As a huge target for digital crime, the Brazilian Government decided to enforce the law regarding these practices. This article presents how these crimes occur in Brazil and how the government is fighting against them.
Digital crime or cyber-attack are criminal practices held through electronic channels, like internet for example. Crimes of this nature utilize such technologies to illegal ends, such as theft, blackmail, defamation, calumny and violations of fundamental human rights.
Brazil: Target for Hackers
A report of RSA, the security division of EMC, shows Brazil as one of the largest digital crime victims. According to the data, the country was ranked in fourth position as having the largest number of companies hit by cyber-attacks, gaining worldwide prominence particularly with phishing.
In 2013 January, 30,151 digital attacks were registered in the world; the number is almost 2% higher than the quantity of attacks registered in December of the previous.The United States was placed in first place of the ranking, followed by United Kingdom, Australia, Canada and France occupied the third position, while Brazil and Italy were classified in fourth.
Common Digital Crimes
The report also mentioned the most usual digital crimes performed in Brazil:
- To avoid the security filters of email, the phisher dominates a web page, and when it's accessed by the user he's redirected to another a malicious web page. After the phisher sends by email the original URL, but with fake and infected content.
- Friday is the day of the week that phishers often send email to company employees with malicious links. The reason is that on this day, people often are less alert and are more likely to follow a link sent.
- Another type of cyber-attack is typo squatting, in this cases the phisher tries to deceive the user with a similar link to the real one. The similar link has letters exchanged – for example: google.com could be googel.com – and the page even look like the original, but has malicious code.
- In water-holding, the phisher instals malicious codes in web pages usually accessed by the public target of the attack.
New Brazilian Legislation
Digital crimes can cause personal and corporate damages. In Brazil, the leakage of naked pictures of Carolina Dieckmann – a Brazilian actress – had national repercussions. The photos posted on internet were the consequence of a hacker invasion of her personal computer.
The crime led to a new legal project sanctioned by President Dilma Rouseff that entered in force in 2013. The Law 12.737, popular known as Law Carolina Dieckmann, it's the first legislation of the Brazilian Penal Code to comprise specific articles typifying crimes committed through electronic and internet means. It also criminalizes the illegal access to other digital equipments, such as smartphones and tablets.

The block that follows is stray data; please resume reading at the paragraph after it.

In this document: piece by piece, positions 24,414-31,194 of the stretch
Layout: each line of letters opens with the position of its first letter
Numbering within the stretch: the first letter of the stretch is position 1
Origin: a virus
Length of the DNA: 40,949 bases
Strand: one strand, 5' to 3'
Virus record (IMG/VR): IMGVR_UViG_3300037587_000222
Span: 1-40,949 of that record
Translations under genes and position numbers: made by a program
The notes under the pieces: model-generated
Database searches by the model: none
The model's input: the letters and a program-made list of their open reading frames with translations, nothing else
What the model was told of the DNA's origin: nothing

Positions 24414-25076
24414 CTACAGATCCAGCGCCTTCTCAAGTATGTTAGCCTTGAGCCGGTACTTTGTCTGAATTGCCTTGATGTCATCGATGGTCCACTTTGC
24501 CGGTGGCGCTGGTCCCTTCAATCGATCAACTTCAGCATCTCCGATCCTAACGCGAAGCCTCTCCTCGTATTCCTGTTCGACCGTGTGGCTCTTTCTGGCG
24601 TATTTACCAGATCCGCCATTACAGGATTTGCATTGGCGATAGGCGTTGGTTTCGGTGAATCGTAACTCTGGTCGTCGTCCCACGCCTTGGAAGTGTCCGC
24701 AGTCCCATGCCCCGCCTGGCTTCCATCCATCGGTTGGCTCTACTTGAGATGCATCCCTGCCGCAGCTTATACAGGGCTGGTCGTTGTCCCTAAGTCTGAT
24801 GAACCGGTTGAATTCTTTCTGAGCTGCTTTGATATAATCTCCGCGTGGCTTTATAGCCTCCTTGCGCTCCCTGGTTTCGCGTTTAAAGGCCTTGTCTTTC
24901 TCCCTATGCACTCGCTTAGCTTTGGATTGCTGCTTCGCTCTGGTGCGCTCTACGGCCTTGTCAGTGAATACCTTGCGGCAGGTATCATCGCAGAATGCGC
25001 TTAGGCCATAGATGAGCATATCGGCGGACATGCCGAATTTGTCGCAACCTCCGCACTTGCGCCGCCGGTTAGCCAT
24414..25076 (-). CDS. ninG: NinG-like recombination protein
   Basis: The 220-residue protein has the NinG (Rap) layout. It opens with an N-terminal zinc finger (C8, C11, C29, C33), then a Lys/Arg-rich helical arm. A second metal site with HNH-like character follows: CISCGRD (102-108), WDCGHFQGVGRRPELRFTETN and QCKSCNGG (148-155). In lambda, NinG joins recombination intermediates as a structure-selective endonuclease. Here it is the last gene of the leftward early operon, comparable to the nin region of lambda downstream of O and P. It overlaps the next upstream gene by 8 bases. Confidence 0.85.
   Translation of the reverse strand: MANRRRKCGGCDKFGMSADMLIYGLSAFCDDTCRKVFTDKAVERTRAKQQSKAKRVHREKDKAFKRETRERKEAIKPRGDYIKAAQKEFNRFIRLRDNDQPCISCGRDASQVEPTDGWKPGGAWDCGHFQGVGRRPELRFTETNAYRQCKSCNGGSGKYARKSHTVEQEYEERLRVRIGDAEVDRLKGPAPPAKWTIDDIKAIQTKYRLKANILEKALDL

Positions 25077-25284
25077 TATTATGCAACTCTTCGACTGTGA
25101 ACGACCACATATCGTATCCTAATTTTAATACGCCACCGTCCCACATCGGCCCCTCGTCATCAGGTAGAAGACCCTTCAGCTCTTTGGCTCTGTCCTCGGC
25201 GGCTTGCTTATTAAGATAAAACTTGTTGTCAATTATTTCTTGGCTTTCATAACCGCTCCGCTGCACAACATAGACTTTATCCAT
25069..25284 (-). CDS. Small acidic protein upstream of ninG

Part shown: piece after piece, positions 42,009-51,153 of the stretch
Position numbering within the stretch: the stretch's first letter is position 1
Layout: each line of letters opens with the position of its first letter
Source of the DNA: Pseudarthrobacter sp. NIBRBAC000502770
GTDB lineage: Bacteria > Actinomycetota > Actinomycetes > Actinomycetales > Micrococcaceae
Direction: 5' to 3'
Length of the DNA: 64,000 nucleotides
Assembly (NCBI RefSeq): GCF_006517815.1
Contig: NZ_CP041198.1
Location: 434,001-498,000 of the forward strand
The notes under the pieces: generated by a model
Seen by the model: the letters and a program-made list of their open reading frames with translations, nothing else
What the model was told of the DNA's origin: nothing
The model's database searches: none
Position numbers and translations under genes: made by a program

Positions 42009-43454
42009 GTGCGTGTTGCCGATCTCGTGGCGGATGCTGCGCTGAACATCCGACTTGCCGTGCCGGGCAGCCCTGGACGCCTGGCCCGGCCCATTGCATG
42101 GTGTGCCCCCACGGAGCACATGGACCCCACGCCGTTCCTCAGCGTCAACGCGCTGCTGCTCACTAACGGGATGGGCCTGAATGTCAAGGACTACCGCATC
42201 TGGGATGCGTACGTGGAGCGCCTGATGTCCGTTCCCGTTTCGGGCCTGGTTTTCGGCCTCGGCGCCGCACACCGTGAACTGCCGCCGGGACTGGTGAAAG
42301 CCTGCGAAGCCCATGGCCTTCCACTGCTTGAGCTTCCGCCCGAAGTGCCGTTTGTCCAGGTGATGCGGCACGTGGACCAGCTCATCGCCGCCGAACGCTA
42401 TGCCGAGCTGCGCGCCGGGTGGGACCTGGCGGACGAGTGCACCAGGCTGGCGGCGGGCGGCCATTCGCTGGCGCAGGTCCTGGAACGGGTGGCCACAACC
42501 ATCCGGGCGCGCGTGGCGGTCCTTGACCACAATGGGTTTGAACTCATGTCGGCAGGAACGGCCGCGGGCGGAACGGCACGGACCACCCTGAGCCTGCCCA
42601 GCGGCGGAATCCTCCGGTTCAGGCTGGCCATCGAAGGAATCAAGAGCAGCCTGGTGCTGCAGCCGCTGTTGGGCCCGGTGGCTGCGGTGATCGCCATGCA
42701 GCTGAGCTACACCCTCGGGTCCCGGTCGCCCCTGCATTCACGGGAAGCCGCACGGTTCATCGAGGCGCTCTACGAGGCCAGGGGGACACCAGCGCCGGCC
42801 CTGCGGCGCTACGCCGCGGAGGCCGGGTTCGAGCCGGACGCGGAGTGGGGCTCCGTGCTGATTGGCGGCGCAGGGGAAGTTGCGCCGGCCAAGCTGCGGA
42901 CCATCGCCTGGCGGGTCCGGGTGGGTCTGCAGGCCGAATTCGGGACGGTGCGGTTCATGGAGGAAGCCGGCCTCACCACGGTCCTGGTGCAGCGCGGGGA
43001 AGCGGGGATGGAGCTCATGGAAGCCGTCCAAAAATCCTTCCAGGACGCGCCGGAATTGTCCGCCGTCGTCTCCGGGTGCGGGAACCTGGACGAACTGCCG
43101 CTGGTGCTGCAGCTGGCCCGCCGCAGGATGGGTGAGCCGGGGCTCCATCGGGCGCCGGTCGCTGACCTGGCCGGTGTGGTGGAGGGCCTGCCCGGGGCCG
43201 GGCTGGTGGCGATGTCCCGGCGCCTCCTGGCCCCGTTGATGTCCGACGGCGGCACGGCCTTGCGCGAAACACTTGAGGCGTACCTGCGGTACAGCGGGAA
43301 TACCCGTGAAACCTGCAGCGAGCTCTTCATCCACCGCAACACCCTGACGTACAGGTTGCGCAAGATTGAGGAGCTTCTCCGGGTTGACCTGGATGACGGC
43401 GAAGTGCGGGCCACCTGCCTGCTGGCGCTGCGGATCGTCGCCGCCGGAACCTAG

Digital Crime Definitions
The Carolina Diekmann's Law defines digital crime as:
- Invasion of any computer or digital equipment, connected or not to the internet, not depending of which security barrier that invasion has exceeded, with the objective to obtain, adulterate or destroy data and information without authorization.
- Cloning or falsification of credit and debit cards, since they are considered personal documents.
- Act to bring down or invade sites that may interfere or cause damage to essential public services.
Are also considered a criminal those who reproduce, offer, distribute, publish on the internet, sell or disseminate photos, card passwords, confidential information, malicious programs and commercial secrets aiming to obtain advantages.
Penalties for Digital Crimes
The penalties for crimes of this nature can vary from three months of detention to two years imprisonment, and also includes fine payment. If there's illegal access and obtaining and destruction of data, the penalties to the guilty may vary to three months to one year imprisonment, with the possibility to be converted into community work. In both case the payment of fine is mandatory.
In the case of crime result in obtaining private electronic communications content, commercial or industrial secrets, confidential information or unauthorized remote control of the device invaded, the penalty can grow to six months or to two years imprisonment. If the attacks were made against public officials, such as the president, governors and mayors, the penalty may increase.